A great book!!! As an industry consultant and Technical Advisor to several companies struggling with their expanding requirements for fault tolerant infrastructure, I found this book to be the most useful so far for IT technologists and decision makers who need to get their arms around the ramifications of all of this. I was familiar with Bernard Golden's CIO magazine articles and insightful book "Succeeding with Open Source" and was pleased to discover he had also written a book covering the fast moving and diverse topic of Virtualization. It is written in a conversational style that contains very clear, succinct conceptual information and technical details interspersed with very pertinent and well-focused stories. The writing style and very well organized structural approach to the topics makes this book very readable by technology analysts, CIOs, and technical project managers who need to be able see the big picture of the "forest through the trees" in order to understand the total corporate ROI issues with virtualization technology. Conversely, the book is well suited to industry technologist and software engineers who want to obtain a quick basic working knowledge of the "detailed roots" of the virtualization technology but otherwise would never have been exposed to the broader applicability and global consequences of this very fundamental nuts-and-bolts software.

The well-organized structure of the book as independent parts, each containing independent chapters, makes it possible to pick and chose what information or level of technical detail is of interest to the reader while still allowing for interrelated topics to be introduced in the proper logically dependent sequence. Chapters such as "Performing a Server Virtualization Cost-Benefit Analysis", "Managing a Virtual Project", "Migrating to Your New Virtualized Environment", "Managing Your Virtualized Environment", and "Creating a Virtualized Storage Environment" are precisely what CIOs, IT managers, and technologists need to know!

The chapters on implementing Vmware Server, Fedora Virtualization, and Xen servers are precisely the basic bare-bones installation overview information IT engineers need to know so they can quickly deploy Virtualization evaluation/prototyping environments and start getting their fingernails dirty. Of course they will probably want/need to augment this general installation information with more specific details of each corresponding VM environment once they have it up and running.

The only improvement I would suggest is additional information on the Amazon Web Services Elastic Compute Cloud (AWS EC2). Though there are at least two full and very insightful pages dedicated to this topic highlighting its benefits and current shortcomings, EC2 is evolving so fast it may merit its own sub-chapter. Perhaps in the next edition of this book!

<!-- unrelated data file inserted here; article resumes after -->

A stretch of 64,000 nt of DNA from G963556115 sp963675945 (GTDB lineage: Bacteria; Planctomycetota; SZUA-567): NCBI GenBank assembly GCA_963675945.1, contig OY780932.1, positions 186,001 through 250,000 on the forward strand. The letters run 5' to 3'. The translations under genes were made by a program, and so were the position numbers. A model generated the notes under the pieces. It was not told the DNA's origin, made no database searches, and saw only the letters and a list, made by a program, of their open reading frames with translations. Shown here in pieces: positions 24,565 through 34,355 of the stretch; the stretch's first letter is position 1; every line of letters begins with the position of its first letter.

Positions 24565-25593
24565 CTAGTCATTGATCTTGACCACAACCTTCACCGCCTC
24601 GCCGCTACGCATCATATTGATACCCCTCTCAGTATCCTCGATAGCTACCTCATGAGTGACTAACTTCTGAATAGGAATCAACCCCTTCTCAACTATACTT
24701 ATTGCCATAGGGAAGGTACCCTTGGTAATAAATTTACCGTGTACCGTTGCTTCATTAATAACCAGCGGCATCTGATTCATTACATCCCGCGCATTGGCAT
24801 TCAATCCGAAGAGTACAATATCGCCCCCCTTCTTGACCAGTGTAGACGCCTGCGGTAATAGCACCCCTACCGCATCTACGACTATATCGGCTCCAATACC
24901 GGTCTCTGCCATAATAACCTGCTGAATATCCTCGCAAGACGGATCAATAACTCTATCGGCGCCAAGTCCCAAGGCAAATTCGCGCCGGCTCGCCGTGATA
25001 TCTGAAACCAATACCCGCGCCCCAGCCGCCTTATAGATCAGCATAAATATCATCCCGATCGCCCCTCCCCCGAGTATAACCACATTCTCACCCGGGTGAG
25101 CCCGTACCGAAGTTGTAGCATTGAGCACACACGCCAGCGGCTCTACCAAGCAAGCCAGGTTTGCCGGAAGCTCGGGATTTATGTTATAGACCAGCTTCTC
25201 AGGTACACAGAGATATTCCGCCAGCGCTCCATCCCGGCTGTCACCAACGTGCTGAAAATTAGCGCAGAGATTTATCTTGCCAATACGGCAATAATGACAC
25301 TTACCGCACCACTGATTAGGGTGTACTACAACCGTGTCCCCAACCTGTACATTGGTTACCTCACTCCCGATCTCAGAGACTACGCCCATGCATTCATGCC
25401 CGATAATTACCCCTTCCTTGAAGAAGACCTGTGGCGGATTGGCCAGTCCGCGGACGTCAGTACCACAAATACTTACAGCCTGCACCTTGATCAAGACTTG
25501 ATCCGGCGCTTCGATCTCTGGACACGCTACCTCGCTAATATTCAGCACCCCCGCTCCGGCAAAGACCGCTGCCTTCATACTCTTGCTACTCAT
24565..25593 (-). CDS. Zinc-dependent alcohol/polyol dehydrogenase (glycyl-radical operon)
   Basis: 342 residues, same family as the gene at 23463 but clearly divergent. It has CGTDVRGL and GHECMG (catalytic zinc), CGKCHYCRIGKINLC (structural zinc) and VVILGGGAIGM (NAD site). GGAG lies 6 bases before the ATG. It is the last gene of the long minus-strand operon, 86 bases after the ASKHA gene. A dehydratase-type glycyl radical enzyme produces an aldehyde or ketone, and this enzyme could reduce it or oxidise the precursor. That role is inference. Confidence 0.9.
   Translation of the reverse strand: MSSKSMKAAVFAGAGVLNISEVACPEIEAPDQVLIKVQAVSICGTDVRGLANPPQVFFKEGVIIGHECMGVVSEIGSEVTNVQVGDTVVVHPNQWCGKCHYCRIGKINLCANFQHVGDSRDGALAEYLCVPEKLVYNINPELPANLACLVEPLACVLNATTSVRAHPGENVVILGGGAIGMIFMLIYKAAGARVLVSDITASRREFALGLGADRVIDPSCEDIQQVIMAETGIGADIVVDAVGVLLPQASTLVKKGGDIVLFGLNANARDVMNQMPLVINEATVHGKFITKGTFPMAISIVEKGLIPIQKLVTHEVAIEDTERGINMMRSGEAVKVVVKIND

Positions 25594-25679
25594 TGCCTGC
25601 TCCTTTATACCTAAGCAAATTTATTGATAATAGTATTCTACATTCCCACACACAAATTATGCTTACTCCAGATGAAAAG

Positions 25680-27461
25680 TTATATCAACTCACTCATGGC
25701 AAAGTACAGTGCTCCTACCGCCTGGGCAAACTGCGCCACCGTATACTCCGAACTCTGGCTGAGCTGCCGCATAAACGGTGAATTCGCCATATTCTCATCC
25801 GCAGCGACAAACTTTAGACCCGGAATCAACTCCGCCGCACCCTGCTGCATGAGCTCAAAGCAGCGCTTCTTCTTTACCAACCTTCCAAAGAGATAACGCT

3 von 3 Kunden fanden die folgende Rezension hilfreich
Book Review 7. November 2008
Von Douglas A. Levin - Veröffentlicht auf
Format: Taschenbuch
I was pleasantly surprised at the quality of Virtualization for Dummies and its worthiness. Virtualization gives the impression that it's akin to theoretical physics -- no doubt an important subject, but the nitty gritty is hard to explain. Golden demystifies virtualization and provides lucid explanations of many heretofore thorny topics, such as LUNS and RAID, two breathtakingly interrelated subjects. He also does a yeoman's job of detailing the benefits and explaining the details of setting up virtualization projects and doing "P2V" (physical to virtual) deployments. In a world increasingly fascinated by cloud computing, this is a very timely book.

One of the most striking things about the book is the wide range of input from virtualization industry players (from IBM, HP, VMware, Xensource, Platespin, Novell, Red Hat, and others). My favorite parts of the book were the real world use cases for various types of virtualization.

Read my complete review here: [...]
2 von 2 Kunden fanden die folgende Rezension hilfreich
The Reference for the Rest of Us! 25. November 2008
Von James M. Maley - Veröffentlicht auf
Format: Taschenbuch
This is the third "for dummies" book I have read and by far the best written. This" reference for the rest of us" uses a succinct but whimsical and entertaining style with lots of analogy to strengthen points. I really had no prior knowledge on the subject of virtualization, or at least I thought so. Now I realize I had used virtual pc software on my Mac years ago and this book has helped me decide on a virtual windows approach for my new Intel based Apple computer.

Like other "for dummies" books, it completely covers the subject for beginners, but goes into successive levels of detail as you read and you can "skip around" easily. I am a retired analog systems engineer and have no intention of working in the server field. If I did however, this would be a fantastic assist in getting into the subject in a hurry. I would recommend this book for all just interested in learning what virtualization like myself, but especially for managers who must speak the language and evaluate "cost-benefits" of virtualization in their organizations. If you are such a manager, Chapters 15 and 16 are for you as specific project steps and pitfalls are delineated.

There is also plenty of information available for the implementer as well with a full three chapters on installing and configuring VMware, Fedora and XenExpress using actual screen photo graphics for easy guidance.

This is a very impressive book and highly recommended for people ranging from those who just want to speak the language to those whose job it is to implement and manage server architecture. A reference "for the rest of us" delivers!